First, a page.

Drag the pumpkins here that are wrong or false.

Drag the pumpkins here that are correct or true.

Five times six

times seven is equal

to 420

The average of

11, 12 and 13

is 12

One quarter

is the same as 0.25

The square root

of 16 is 8

A shape with eight sides is called a Octagon

There are 1000 centimetres in a metre.

Twice eight times seven is equal to 224

The area of a triangle with base 5cm and height 7cm is 35cmÂ²

If d = 3, e = 5

and f = 7 then

ef − d = 32

If a = 4, b = 6

and c = 8 then

abc = 192

The objective of this activity is to place each of the mathematical statements into the boxes labeled 'Trick' and 'Treat'. If the statement is true it should go into the 'Treat' box but if the statement is false it should go into the 'Trick' box.

When you think all statements have been placed in the appropriate box click the 'Check' button to see how successful you have been.

If all the statements are not in the correct boxes you will be notified of the fact but it is up to you to decide which statement(s) is/are in the wrong box(es).

If all statements are correctly placed you will win a Transum virtual trophy for this activity.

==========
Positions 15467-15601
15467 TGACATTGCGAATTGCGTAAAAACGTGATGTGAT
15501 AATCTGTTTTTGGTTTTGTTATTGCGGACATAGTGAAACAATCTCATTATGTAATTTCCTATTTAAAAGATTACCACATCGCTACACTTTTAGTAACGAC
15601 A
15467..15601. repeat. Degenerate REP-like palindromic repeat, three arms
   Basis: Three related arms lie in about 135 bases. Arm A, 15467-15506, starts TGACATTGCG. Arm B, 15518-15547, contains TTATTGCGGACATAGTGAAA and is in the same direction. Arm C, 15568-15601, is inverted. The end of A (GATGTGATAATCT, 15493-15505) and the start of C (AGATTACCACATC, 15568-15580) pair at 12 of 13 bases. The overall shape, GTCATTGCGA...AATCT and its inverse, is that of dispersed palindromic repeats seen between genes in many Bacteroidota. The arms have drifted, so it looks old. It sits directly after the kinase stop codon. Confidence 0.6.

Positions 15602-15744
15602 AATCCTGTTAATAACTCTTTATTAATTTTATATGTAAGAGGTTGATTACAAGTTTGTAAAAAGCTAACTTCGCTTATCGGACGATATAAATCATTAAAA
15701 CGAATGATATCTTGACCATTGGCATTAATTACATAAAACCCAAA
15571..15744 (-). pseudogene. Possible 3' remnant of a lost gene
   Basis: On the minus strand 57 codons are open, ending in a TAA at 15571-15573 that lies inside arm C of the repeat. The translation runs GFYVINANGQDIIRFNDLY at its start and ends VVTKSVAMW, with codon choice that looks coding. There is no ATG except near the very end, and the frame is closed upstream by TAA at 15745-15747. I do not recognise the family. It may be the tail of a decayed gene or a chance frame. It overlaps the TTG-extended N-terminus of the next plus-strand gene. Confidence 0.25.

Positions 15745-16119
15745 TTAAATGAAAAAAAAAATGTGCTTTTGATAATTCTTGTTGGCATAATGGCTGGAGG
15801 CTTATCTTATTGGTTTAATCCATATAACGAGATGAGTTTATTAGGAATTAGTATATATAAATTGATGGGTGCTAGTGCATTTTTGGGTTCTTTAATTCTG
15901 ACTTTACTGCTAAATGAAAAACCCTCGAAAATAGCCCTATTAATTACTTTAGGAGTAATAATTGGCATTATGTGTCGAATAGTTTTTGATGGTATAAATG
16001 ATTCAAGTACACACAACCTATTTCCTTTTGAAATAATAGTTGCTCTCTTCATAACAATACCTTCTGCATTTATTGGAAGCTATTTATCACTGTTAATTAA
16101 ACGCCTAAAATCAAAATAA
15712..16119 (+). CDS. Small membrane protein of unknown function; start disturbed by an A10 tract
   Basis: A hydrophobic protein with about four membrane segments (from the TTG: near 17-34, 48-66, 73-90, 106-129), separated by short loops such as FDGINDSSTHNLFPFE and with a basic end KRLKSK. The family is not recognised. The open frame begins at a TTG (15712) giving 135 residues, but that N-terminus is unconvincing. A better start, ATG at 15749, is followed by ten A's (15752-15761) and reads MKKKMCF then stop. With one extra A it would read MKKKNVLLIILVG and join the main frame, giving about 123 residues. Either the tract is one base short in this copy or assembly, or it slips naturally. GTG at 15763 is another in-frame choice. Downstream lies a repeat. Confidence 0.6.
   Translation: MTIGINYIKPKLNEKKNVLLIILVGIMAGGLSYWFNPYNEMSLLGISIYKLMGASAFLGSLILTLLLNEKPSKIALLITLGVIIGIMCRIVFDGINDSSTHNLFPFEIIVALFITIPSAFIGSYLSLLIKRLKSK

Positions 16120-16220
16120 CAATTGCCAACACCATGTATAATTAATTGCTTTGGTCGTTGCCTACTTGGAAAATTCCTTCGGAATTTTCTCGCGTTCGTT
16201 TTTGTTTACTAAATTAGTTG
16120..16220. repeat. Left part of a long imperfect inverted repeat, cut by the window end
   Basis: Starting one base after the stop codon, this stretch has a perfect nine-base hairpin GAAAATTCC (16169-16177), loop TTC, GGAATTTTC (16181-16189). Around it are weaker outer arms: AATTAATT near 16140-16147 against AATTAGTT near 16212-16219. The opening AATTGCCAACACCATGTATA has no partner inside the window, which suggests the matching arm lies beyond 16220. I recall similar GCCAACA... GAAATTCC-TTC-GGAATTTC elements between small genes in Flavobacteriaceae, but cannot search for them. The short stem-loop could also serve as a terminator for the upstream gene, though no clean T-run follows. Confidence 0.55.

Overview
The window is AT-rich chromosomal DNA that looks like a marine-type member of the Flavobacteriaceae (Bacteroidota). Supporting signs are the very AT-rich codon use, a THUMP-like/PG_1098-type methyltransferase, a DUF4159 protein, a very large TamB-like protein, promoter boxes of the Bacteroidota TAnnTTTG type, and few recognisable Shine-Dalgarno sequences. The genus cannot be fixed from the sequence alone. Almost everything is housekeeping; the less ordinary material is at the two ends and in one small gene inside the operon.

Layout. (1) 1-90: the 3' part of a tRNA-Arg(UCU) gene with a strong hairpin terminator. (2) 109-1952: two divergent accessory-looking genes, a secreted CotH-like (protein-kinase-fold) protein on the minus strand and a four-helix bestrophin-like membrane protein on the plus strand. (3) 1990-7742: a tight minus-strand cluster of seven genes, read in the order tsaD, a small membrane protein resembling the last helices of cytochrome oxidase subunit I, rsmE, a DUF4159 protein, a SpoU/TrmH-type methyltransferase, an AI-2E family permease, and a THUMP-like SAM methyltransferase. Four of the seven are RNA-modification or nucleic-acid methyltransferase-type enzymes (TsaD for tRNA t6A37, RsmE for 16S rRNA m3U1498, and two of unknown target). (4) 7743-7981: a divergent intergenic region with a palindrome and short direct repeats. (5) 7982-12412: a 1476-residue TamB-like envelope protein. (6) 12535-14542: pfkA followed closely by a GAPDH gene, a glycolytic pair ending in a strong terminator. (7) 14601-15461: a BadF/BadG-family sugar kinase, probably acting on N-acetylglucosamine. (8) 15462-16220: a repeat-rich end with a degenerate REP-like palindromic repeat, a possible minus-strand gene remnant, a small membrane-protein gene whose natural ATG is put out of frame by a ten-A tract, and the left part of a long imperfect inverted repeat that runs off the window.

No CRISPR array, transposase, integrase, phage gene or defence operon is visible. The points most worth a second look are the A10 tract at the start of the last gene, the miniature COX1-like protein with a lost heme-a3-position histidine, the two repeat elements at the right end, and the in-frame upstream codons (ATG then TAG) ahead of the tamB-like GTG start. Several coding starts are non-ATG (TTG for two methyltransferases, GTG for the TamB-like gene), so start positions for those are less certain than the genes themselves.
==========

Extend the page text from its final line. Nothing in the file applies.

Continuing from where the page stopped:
Each time this page is loaded a different combination of statements is presented for you to work with.

Have fun!

A Mathematics Lesson Starter for Halloween is available here:

HalloweenDo you have any comments? It is always useful to receive feedback and helps make this free resource even more useful for those learning Mathematics anywhere in the world. Click here to enter your comments.

There is a solution to this activity but it is only available to those who have a Transum Subscription.

You have identified all of the tricks and all of the treats!

Transum,

Friday, October 31, 2014

"This activity has been designed so that if you make a mistake, when you press the 'check' button you are told that at least one of the pumpkins is on the wrong side, but you are not told which one. This is to encourage you to check all of your answers and be convinced that they are all in the right place. Does that make the activity too easy, too hard or just about right?"